From what we have said, we are forced to the conclusion that the law of this jurisdiction does not compel the award of custody of a small child to the mother, although she is a fit custodian, if the trial court on consideration of all the evidence, concludes that the best interests of the child will be served by awarding custody to the father. And we cannot say that the failure to award custody to the mother was an abuse of discretion. To do so would be to substitute our collective judgment for that of the trial judge. The law entrusts that grave decision to the sound judgment of the trial court. We find nothing in the record which would justify us in disturbing it.

Affirmed.

NOTES

[1] Another phase of the litigation between the parties was before us in Coles v. Coles, D.C. App., 202 A.2d 394.

[2] Boone v. Boone, 80 U.S.App.D.C. 152, 154, 150 F.2d 153, 155 (1945).

[3] The mother's brief refers to the testimony of these two psychiatrists as being uncontradicted. Such testimony, however, must be viewed in the light of the testimony of another psychiatrist that the father would be "an eminently fit father or parent to have custody of the child," and the testimony of the psychologist that the father is a "good father."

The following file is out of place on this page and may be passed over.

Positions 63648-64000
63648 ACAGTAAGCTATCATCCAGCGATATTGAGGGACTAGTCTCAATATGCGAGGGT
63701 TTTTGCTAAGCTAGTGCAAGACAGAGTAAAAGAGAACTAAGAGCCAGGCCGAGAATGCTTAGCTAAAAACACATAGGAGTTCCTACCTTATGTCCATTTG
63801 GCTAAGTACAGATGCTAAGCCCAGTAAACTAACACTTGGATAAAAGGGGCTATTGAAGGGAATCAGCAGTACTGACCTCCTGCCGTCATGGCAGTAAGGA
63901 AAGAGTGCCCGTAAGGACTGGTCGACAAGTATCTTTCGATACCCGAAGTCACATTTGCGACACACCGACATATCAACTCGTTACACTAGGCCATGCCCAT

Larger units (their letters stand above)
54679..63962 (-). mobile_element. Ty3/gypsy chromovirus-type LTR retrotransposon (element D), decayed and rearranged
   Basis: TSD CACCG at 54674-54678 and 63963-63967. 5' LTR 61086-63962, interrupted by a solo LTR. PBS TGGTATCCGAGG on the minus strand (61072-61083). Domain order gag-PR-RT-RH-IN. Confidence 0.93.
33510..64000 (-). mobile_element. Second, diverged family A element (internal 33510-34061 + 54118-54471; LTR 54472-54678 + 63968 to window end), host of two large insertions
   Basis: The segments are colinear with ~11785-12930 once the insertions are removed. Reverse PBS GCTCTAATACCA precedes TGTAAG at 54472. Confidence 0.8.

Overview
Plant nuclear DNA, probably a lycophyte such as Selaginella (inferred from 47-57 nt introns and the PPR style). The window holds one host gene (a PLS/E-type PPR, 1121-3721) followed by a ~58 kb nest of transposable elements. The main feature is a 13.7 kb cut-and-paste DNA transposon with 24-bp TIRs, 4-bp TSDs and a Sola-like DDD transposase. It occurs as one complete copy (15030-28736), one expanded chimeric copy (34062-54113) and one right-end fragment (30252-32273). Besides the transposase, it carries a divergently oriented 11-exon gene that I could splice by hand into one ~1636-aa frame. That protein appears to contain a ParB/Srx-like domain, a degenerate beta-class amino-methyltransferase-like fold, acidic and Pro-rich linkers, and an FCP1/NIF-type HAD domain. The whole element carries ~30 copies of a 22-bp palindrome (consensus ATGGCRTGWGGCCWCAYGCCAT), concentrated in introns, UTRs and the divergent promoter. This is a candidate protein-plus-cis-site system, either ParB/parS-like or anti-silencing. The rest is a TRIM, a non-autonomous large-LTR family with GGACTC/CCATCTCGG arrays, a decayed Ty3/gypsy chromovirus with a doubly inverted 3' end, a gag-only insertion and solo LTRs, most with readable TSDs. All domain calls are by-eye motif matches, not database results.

[4] Wells v. Wells, 11 App.D.C. 392 (1897); Seeley v. Seeley, 30 App.D.C. 191 (1907), cert. denied 209 U.S. 544, 28 S. Ct. 570, 52 L. Ed. 919; Snow v. Snow, 52 App.D.C. 39, 280 F. 1013 (1922); Holtsclaw v. Mercer, 79 U.S.App.D.C. 252, 145 F.2d 388 (1944); Knight v. Knight, D.C.Mun. App., 134 A.2d 380 (1957).

[5] In this connection it may be noted that, prior to this hearing, when the father was urging Judge Burnett, who originally had the question of custody before him, to decide the question of custody, the judge, although declining because of matters not here pertinent, remarked that the courts had consistently ruled that a child of tender years should be given to the custody of the mother, that if this child were given to the father she would be in the care of a stranger during the day, and would be denied the care and affection of her mother. This at least indicates that Judge Burnett might have arrived at a decision different from that of Judge Waddy.